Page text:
Tuesday, September 23, 2008

so not an economist, but...

Coming at this as a ticked off totally naive I-just-do-what-TurboTax-tells-me U.S. tax-paying citizen...

OK. We've got to save our economy or whatever, which apparently means saving Wall Street from itself. So, we go socialized w banking and bail them the F out. But I think we really need to see the people responsible punished in some way. Incarceration for all of them would be the lovelieset lower and middle class schadenfreude (as well as some frickin justice), but I can believe that there might have been some "poor" slobs involved who could have been following orders. Put in a situation that might be boiled down simplest as a bank error in their favor, y'know? But what happens once the error is found out? You give the frickin money back!

(Umm... That IS what happens, right? Jack Tripper had to do that when his ATM spit out all that cash at him that time.)

Perhaps in time some clever attorney will figure out how to angle anti-terrorist or racketeering legislation to target ultra-rich fatcats who have profited over the last couple decades on the misery and debt of their customers (wouldn't it have been a good thing to level such charges against the likes of Enron, whose dealings yielded results similar to attacks on the infrastructure and resources?), but in the short term, why don't we tax the hell out of the F'ers? Start clipping that 99th percentile of wealth, siphoned from the middle class to create the extremely, disgustingly, endangered-species-eating, what's-the-frickin-point? wealthy. No doubt it will only put a small dent in the bailout, but it'll help, and what with the frightfully ridiculous requested amount of the bailout ($700 billion, right? and likely still not enough, no doubt) maybe their taxes can be directed at something besides the banks? Infrastructure, disaster relief, mortgage amnesty/adjustments, the war/s, education, Social Security, funding universal health care...?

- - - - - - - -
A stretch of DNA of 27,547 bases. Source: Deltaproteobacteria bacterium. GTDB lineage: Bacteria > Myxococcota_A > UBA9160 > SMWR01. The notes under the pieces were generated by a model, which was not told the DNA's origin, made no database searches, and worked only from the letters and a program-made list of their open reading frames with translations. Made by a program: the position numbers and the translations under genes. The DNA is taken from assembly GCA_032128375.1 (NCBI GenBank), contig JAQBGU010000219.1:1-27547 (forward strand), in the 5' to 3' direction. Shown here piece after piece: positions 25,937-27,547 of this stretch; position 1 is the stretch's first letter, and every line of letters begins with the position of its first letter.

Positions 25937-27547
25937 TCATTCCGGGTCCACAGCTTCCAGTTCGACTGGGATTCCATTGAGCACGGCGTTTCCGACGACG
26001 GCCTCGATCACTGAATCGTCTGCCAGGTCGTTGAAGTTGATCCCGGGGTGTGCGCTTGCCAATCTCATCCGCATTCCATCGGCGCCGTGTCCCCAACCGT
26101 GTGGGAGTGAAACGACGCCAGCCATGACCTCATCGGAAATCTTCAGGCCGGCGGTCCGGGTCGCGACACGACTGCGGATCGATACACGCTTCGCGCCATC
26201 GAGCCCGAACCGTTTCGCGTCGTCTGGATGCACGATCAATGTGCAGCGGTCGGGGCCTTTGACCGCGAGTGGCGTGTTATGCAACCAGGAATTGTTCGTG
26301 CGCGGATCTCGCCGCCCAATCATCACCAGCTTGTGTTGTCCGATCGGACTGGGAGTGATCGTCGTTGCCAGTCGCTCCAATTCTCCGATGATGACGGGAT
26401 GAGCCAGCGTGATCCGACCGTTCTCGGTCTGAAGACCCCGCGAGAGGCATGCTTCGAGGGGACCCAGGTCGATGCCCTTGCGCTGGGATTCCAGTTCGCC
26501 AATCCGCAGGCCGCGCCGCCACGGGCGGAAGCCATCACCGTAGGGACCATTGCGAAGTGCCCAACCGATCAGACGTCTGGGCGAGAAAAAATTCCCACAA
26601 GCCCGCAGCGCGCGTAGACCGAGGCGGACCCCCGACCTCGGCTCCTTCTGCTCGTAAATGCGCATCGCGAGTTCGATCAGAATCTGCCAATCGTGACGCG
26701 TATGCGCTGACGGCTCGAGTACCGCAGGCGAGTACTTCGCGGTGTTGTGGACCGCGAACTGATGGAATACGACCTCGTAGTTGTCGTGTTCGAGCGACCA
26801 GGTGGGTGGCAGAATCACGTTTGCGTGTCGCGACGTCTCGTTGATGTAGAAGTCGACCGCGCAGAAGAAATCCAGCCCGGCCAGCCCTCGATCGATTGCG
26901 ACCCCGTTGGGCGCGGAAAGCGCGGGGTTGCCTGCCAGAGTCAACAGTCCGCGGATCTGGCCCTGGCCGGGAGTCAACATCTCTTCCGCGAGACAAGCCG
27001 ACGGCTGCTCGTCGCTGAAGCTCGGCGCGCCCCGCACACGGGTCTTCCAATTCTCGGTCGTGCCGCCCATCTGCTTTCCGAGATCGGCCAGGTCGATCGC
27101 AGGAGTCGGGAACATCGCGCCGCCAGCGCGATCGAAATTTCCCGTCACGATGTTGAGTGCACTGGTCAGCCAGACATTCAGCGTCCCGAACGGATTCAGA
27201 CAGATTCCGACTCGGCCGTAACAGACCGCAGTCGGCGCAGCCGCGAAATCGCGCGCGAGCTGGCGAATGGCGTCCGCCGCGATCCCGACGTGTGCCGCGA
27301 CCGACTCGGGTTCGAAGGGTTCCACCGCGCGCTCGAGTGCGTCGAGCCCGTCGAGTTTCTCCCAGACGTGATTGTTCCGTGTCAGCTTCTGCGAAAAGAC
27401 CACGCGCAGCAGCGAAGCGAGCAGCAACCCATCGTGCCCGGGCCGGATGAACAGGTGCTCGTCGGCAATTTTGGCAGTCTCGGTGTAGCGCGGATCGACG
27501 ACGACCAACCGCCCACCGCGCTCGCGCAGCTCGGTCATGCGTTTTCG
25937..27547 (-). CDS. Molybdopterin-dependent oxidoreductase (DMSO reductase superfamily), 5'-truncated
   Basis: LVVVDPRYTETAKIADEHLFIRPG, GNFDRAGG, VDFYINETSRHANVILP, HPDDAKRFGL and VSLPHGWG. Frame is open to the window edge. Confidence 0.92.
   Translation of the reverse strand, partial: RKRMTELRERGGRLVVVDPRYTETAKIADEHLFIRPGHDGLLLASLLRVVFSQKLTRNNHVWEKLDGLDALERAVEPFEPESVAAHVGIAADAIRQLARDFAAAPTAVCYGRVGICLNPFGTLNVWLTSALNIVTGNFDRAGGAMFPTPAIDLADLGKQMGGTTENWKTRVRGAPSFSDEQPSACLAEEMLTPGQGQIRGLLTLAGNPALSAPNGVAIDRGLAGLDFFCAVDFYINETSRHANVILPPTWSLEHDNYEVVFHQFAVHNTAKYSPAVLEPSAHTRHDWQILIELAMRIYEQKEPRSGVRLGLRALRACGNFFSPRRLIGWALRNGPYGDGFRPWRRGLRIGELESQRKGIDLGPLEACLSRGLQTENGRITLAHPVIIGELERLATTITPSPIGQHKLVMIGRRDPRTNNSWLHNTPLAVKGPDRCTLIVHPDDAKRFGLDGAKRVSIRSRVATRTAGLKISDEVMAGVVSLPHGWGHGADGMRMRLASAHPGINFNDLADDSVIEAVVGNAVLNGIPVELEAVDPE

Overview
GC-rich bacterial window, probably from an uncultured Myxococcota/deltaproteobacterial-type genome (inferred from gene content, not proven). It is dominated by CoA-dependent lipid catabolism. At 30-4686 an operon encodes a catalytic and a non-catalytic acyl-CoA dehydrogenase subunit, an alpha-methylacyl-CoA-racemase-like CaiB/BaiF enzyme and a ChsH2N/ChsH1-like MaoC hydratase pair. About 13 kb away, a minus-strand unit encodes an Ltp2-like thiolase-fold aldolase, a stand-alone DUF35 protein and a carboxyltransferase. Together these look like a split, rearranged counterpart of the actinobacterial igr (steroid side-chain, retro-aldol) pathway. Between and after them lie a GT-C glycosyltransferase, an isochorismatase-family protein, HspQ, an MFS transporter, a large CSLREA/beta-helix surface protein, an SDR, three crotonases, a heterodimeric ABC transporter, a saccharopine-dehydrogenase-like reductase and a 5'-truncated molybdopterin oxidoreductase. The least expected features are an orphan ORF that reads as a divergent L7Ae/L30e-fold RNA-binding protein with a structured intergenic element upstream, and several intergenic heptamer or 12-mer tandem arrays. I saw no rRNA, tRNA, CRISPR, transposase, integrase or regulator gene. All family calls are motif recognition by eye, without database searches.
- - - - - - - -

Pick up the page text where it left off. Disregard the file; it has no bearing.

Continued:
A series of systematic, targeted audits would be fair, sure. Aiming to basically repossess the golden parachutes and perverse salaries and bonuses accumulated by outrageously compensated CEOs and brokers motivated to draw the middle class into the quicksand of debt. I'm guessing that singling the criminally greedy would be impractical, at least in the short term, tho. Then the megawealthy ought to be treated by the numbers, as a class, and taxed hard. Cuz, feck, they should give back to the country, the system, the society, the military, and the citizenry that allowed them to make any of their money in the first place, right? And when you're talking about retarded amounts and excess, you've gotta do more more than just give less than one percent to the Human Fund.

Would it be wrong to put a cap on a person's personal wealth? A limit, above which earnings, or whatever they are, are taken by the government as a tax. Someone who has more than the limit in a year can spend the surplus away in order to keep it from the government, but it must be in some ratio of charity to property. No doubt there are creative tax legislators who can riff this into something socially and mathematically defensible.

... or something.

Keep on keepin on~


Larry Kyrala said...

The important thing to notice is that the "bail out" isn't helping the foreclosure victims, or even the banks who have gone under, but it is helping the financial giants in the industry who have been quietly consolidating all the small property and players at bargain rates and then stand to get a government bail-out on top of it.

In fact, at the beginning of the housing speculation, a few financials at the top set the tone for the entire industry (0 down, floating rates)... so it's interesting that now they are the only ones left standing with all the remaining assets while asking the government to pay to keep it all running until recovery.

It's scary to think what the total value of those acquisitions will be once the economy stabilizes... it's virtually unlimited power over housing.

Jnjsmamma said...

Yes! And the other thing I want to know is, if we've all been talking about subprime loans and fannie mae and potentially record numbers of foreclosures FOR A YEAR! why now it's suddenly a "crisis" that has to be bailed out. Why hasn't anyone been looking into this more closely already-since this has all been predicted?

Sometimes it seems like the handbasket's picking up speed...